Mental health concerns for women on the rise

Mental health concerns for women on the rise


Journal Staff Writer

MARQUETTE — Michigan women have higher mental health concerns than the national average, according to a new report. Local health officials are trying to lower the barriers to treatment.

The United Health Foundation, the philanthropic foundation of UnitedHealth Group, reported that the number of women between the ages of 18 to 44 in Michigan who report having frequent mental distress jumped to more than 25% in 2021, compared to 18% just five years earlier.

The national average for frequent mental distress among women for that same time period was 21%.

Marnie Leavitt, executive director of the Women’s Center of Southeast Michigan, told the Michigan News Connection in a recent article that social media and ease of access to information have led to an overall uptick in anxiety and depression — and a world in turmoil isn’t helping.

“People feel helpless and more aware of the ongoing war in Ukraine and the new war in the Middle East,” she said, “in which we have a great awareness that the primary victims of those conflicts are women and children.”

The UHF report also noted women in Michigan are more likely to suffer from multiple chronic conditions or use illicit drugs than most other states.

Teal Lake Residential is a program in Negaunee that offers withdrawal management and residential treatment, with the length of stay based on medical necessity.

“It’s kind of an intensive opportunity for them to receive substance-use disorder treatment,” Senior Director of Clinical Services Jessica Murawski said. “(Clients) learn about recovery options for themselves. They get therapy, they do group and individual therapy, but there’s also a community aspect in living with the other women that are here.”

Women seeking treatment at Teal Lake Residential are able to bring their children up to age 11 with them. Murawski said this is an effort to reduce barriers to access to care due to women oftentimes being the caregivers and providers for their families.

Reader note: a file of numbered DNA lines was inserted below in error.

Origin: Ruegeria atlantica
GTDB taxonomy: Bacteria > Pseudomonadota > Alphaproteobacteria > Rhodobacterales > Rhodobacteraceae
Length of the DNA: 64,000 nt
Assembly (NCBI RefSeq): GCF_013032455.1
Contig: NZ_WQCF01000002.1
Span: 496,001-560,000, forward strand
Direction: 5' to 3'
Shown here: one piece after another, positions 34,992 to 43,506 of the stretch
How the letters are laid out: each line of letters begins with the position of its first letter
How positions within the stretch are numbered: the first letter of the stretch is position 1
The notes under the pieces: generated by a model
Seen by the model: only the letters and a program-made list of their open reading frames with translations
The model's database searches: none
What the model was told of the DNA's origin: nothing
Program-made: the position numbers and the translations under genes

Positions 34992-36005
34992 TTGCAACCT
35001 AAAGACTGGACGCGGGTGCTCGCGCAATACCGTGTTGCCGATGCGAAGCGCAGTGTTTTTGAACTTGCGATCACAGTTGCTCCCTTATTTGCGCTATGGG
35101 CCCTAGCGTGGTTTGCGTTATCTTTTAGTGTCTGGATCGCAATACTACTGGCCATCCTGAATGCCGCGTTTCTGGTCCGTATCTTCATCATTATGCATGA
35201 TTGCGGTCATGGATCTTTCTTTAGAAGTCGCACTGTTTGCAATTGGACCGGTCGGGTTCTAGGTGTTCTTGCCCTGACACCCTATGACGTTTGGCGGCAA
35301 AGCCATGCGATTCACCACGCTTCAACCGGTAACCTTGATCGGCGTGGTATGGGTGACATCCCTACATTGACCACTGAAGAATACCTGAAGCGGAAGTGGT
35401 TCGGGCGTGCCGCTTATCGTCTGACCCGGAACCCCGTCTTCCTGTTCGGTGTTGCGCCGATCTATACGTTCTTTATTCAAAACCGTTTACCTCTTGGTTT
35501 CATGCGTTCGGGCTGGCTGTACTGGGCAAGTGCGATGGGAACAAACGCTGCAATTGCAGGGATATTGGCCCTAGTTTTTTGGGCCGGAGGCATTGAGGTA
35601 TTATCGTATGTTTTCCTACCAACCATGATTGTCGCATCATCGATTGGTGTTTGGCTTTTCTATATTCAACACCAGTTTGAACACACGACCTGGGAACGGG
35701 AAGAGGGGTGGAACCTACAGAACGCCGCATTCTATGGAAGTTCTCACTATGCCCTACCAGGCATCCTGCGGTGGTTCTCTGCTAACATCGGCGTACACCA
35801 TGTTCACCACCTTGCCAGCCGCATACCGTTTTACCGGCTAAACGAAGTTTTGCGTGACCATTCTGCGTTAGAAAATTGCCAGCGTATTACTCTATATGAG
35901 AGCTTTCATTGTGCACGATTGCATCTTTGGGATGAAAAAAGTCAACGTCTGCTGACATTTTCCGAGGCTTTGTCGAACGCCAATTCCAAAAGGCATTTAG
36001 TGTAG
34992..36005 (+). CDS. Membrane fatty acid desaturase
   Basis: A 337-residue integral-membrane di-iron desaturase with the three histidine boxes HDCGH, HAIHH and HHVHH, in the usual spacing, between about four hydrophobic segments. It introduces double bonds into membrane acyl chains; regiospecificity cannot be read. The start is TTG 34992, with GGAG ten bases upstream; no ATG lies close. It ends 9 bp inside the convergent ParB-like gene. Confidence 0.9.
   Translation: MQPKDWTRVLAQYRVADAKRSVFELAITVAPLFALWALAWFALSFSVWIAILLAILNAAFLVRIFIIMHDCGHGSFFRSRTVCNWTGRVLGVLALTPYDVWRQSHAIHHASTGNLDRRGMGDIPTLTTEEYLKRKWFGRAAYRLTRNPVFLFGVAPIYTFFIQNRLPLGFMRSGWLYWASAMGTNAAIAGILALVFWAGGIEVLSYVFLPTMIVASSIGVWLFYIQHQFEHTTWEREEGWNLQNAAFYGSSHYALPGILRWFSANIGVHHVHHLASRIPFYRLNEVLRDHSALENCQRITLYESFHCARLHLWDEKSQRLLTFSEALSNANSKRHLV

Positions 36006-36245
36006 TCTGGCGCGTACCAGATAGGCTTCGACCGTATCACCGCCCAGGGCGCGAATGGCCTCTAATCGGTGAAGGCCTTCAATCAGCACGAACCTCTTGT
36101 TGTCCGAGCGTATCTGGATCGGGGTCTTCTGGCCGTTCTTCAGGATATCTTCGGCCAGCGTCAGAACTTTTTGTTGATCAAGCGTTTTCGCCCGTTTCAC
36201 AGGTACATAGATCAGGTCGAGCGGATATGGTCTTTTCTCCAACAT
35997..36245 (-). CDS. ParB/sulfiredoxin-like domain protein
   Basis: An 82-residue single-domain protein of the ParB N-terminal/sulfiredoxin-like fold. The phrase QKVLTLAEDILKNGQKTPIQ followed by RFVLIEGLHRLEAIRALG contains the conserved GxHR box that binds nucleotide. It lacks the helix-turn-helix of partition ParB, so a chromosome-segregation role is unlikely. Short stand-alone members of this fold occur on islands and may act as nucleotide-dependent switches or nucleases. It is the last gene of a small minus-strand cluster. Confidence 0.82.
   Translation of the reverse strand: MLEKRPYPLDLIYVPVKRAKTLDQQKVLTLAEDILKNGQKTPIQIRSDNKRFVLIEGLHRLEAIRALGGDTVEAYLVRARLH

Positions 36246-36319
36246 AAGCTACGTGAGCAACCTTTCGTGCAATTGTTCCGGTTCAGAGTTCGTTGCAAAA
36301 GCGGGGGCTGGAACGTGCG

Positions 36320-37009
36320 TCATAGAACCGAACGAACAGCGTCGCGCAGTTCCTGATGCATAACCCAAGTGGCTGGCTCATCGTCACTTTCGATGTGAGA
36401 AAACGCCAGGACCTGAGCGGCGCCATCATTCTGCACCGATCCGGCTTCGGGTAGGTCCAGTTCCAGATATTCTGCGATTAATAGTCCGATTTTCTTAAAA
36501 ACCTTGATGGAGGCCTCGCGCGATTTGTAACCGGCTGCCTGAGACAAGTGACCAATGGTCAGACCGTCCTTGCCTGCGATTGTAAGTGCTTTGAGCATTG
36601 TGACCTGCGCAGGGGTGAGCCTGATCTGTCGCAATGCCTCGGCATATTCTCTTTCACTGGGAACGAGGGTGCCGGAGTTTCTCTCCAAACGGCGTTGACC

“There’s quite a bit of evidence that indicates that when you’re treating the woman, you’re also treating the family,” she said. “So being able to incorporate the child in that process really opens up a lot of doors. While they’re here, they can learn to take those next steps together as a family.”

Clients from the Teal Lake Residential facility anonymously answered questions about what brought them to the treatment center.

One client said she sought help at TLR because her substance use was getting out of hand.

“I want to be better for my daughter,” she said.

The client said treatment has helped her to better cope with her negative thoughts and feelings. She said resources such as Teal Lake Residential are beneficial because she “doesn’t feel so alone in the world.”

Another client said she has been struggling with alcoholism for the last decade and had been a client of Great Lakes Recovery Center previously.

“I was lucky to go to the new facility for this in-patient stay,” she said. “Teal Lake Residential has been helpful for me by shaking up the usual routine of treatment.”

She said the new facility has groups and material with a “fresh new spin.”

Women, or anyone, experiencing suicidal thoughts can contact the 24-hour crisis line at Pathways, a mental health service in Marquette, by calling 1-888-PATHWAYS or 1-888-728-4929.

Angela Reamer of Pathways said in an email that individuals experiencing suicidal thoughts can also go to their local emergency department to receive further evaluation on their overall safety.

“The protocol for treatment depends on each individual’s needs, regardless of age, when it comes to mental health services. If a person is experiencing suicidal thoughts, the protocol is the same for any age group,” she said. “Individuals who experience difficulties with accessing resources in the community can lead to more stress, which can lead to an increase in mental health issues.”

“Addiction is a terrible epidemic and disease in this country — especially here in the Upper Peninsula. So many people don’t get the treatment they need and it is imperative that we keep increasing the number of facilities and programs for those at risk,” a Teal Lake Residential client said. “The best time to get someone into treatment is when they call but, unfortunately, the wait time can be a week or more to get into a facility, so these programs are definitely needed.”

For more information or admission to Teal Lake Residential, visit greatlakesrecovery.org/teal-lake-residential or call 906-228-9696.

Dreyma Beronja can be reached at 906-228-2500 ext. 548. Their email address is dberonj@miningjournal.net.


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